Greater Victoria Students are once again invited to participate in the One Planet Living Student Challenge
April 13, 2023
Greater Victoria, BC – Following up on a successful inaugural contest, the One Planet Living Student Challenge is back and once again encouraging Greater Victoria students to share their ideas about how we can all bring sustainable One Planet Living ideas into our communities and personal lives.
The One Planet Student Challenge is being led by the not-for-profit ‘think and do tank’, OneEarth Living, in partnership with the City of Victoria, the Capital Regional District (CRD), and District of Saanich.
The One Planet Living Student Challenge is welcoming all grade 6-12 students in Greater Victoria to enter video and illustration submissions. In their submissions, students will share their ideas about:
- What they are already doing in their personal lives to advance sustainable ways of living – for example, they could create an instructional video of an item (e.g., clothing/bike/recycled wallet) that they have repaired or repurposed to reduce waste.
- Steps we can all take to make our communities more sustainable – for example, through a video, artwork or map showing how we can make it easier to travel around by bike or foot in our neighbourhoods.
Middle school students are invited to submit illustrations and secondary school students are invited to submit videos or illustrations. English or French are both welcome! Winners will receive cash prizes and participate in a June celebration event. They will also be showcased on the One Planet BC website –www.oneplanetbc.com.
Student submissions will be accepted until April 28, 2023.
Winners will receive cash prizes and submissions will be judged on creativity, engagement, illumination and alignment with One Planet Living.
For full contest details and to and to see highlights from last year’s challenge visit: www.oneplanetbc.com/one-planet-student-challenge/
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For more information or to schedule interviews, contact:
- One Earth (One Planet Saanich Project Lead)
Cora Hallsworth, Senior Associate, One Earth, 250-580-7423, firstname.lastname@example.org
What is One Planet Living?
We only have one Planet Earth, but globally, we humans are living as if we have several planets worth of resources. We know that a lot needs to change for us to live sustainably within the limits of our beautiful planet… but we also know that One Planet Living can be better living. Living more sustainably will help us make sure that everyone has the chance to live happy, healthy lives, everywhere, and our beautiful planet will continue to thrive.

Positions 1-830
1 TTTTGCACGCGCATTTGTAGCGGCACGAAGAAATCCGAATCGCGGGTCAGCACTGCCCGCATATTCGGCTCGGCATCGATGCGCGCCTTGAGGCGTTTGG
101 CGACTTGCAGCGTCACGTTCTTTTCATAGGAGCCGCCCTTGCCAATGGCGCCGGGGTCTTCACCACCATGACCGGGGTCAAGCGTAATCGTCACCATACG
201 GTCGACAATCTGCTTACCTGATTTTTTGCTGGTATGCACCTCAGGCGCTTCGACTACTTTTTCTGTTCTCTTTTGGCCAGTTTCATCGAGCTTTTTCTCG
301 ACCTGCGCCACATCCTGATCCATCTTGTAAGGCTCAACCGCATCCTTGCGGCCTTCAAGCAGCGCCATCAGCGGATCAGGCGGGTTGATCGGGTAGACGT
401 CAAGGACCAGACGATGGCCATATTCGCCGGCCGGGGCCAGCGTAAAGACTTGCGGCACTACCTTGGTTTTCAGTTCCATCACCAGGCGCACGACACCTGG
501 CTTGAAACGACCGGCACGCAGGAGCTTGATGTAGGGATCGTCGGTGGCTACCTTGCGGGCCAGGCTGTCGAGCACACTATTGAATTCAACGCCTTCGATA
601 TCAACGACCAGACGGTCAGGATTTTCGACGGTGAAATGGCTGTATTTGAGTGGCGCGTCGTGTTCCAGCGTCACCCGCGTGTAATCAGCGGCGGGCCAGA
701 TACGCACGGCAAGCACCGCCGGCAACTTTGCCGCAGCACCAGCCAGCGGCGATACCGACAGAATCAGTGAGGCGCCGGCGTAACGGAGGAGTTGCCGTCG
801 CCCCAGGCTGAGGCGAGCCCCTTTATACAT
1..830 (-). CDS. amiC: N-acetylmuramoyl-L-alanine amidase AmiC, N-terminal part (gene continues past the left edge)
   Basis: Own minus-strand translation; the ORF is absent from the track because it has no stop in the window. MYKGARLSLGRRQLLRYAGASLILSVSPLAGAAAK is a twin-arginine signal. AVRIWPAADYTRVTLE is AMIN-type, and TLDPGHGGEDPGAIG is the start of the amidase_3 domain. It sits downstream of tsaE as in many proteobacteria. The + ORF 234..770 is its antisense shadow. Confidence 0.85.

One Planet Living sets out to make this transition. It provides a vision and guiding principles to help us work together to achieve a sustainable future.
The contest is structured around the One Planet Living Framework– developed by Bioregional UK (https://www.bioregional.com/one-planet-living ). This includes the ten One Planet Living Principles combined with understanding of our local Ecological Footprint and Carbon Footprint (see below) as a guide to make our actions move us all in the right direction.
The Ten One Planet Living Principles
The Carbon Footprint
Climate change is one of the biggest challenges we face as a global community. We need to understand the carbon footprint of our community and of our own personal lives so that we can take targeted action to reduce our impacts. The carbon footprint is a measure of how much emissions of greenhouse gases (GHG) a person or a community is responsible for. These are the emissions that are contributing to climate change – that are created, for example: when we use fossil fuels to heat our homes and power our vehicles; use energy and resource intensive farming practices; and throw waste in landfills.
The Ecological Footprint
Did you know that the ecological footprint idea was developed right here in BC? In addition to considering GHG emissions, the ecological footprint looks at how much resources we are drawing down from the planet.
Using ecological footprinting, scientists have figured out how much resources we are currently using compared to how much the planet can continue to produce for us. It helps us figure out how close, or how far we are from one planet living.
How it works: we can use the ecological footprint to figure out how much land and water area a person or a community is depending on to produce all the resources they use in their day to day lives, and importantly to absorb the greenhouse gas emissions that we are creating (we need enough plant-life like trees to absorb the greenhouse gas emissions we generate). We know how much productive area there is on Earth, and we can divide that by the number of people on earth to figure out what our fair share is. But remember we need to also set some aside for nature, including other animals.